The Fresh Loaf

News & Information for Amateur Bakers and Artisan Bread Enthusiasts

Malted or Not Malted Flour?

  • Pin It
Baker Frank's picture
Baker Frank

Malted or Not Malted Flour?

If given the choice, should I purchase malted or not malted flour for baking bread? I know that most supermarket available bread flours are malted but is it also the best way to go if given the option?

Thank you, Frank

nicodvb's picture
nicodvb

or malt-enriched?

Fully malted flour can be used as an additive for bread (in tiny percentages), not as is. Malt-enriched flours are better for breads because they provide more food to yeasts and promote the Maillard reaction, that gives more flavor and taste to the bread.

Doc.Dough's picture
Doc.Dough

White bread flour that lists malted barly flour as an ingredient is probably what you want to buy.

For whole grain flours there is enough alpha amylase in the mix to do what the malted barley flour does as an additive.

 

wildman's picture
wildman

AFAIK most all off the shelf AP or bread flour has all the malted barley you need for bread up to maybe 25% whole wheat baking. Past that you can add some diastatic malt powder to give your wild yeast a boost or use more wild yeast levain. For a straight or hybrid dough using commercial yeast use more yeast or much less yeast and add time to get flavor and more leavening power. But for the most part if you are using a nationally recognized brand flour don't worry about malt content as whatever recipe you are using will likely specify any special need the bread dough will need to make happy yeast.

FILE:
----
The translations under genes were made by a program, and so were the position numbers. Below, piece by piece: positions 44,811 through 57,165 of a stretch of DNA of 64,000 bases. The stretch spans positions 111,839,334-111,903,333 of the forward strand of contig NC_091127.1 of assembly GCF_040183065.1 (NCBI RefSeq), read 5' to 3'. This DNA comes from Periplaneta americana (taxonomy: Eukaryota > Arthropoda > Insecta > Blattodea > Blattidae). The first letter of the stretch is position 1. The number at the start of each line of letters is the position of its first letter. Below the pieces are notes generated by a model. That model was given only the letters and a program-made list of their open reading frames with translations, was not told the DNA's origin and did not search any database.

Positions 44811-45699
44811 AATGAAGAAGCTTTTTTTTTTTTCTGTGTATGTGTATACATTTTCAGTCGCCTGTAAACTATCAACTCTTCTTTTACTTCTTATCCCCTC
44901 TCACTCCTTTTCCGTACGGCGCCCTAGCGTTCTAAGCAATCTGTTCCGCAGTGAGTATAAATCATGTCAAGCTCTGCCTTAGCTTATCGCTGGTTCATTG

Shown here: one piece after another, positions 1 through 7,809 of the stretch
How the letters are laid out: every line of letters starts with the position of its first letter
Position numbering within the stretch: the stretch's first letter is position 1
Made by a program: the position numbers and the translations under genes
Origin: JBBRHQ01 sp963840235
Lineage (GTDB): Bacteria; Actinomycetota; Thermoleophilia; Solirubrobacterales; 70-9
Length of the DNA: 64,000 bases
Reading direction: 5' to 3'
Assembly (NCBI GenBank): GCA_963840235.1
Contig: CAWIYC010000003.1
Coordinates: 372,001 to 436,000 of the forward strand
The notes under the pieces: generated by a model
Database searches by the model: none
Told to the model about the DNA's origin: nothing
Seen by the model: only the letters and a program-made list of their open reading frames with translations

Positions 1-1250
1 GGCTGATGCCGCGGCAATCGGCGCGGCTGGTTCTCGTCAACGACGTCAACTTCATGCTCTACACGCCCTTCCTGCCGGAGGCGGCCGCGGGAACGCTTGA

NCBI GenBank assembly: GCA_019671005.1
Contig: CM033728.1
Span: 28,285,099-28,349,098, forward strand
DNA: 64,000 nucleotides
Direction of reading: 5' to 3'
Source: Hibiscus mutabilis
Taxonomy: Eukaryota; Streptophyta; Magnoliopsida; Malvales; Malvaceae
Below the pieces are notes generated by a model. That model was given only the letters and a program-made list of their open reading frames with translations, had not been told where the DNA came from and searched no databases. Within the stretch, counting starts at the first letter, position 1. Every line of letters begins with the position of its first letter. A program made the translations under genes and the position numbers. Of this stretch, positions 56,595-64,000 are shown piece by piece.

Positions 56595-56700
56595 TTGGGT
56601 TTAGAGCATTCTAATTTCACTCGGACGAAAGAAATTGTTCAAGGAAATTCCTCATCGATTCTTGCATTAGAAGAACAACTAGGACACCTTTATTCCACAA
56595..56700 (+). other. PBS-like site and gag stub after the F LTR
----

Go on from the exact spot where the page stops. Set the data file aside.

Baker Frank's picture
Baker Frank

Thanks to all. Malted flour is the way to go.

Frank

Aideuis's picture
Aideuis

I do not use it.  I used to, but to family dietary restrictions I no longer buy any flour with Malted Barley in it.  It did take some time to get use to the difference in fermentation.  I no longer feel that it is necessary as it does not add any real nutritional value and I have not noticed any perceivable difference in flavor.

wildman's picture
wildman

 

Are you using wild or commercial yeast for your bread making?

Baker Frank's picture
Baker Frank

I have both available to me so it depends on the recipe. Wildman, your question seems to infer that this would be a deciding factor that would ultimately determine my decision to use malted or not malted flour. My question for you is: would it ever be wrong to use malted flour if I am using commercial yeast or wild yeast or just unneccessary?

Thank you, Frank

wildman's picture
wildman

I was just curious. I have not had any problems using unbleached white and whole wheat flours without added barely or malted barley flours but they do not seem to work as well for very long fermentation bread doughs. I asked because I think most folks using commercial yeast are baking same day bread dough recipes for which I don't think it matters as much. Wild yeast, hybrid or straight overnight doughs using tiny 1/4 to 3/4 of one percent by weight commercial yeast do not seem to rise as well with the straight flour so I just use a good unbleached  AP and white whole wheat mixture. If I have only a plain flour on hand I will add diastatic malt to the flour which gives the same results as AP with barely flour added.  

 

Baker Frank's picture
Baker Frank

Wildman

Thank you for your thoughts!

Frank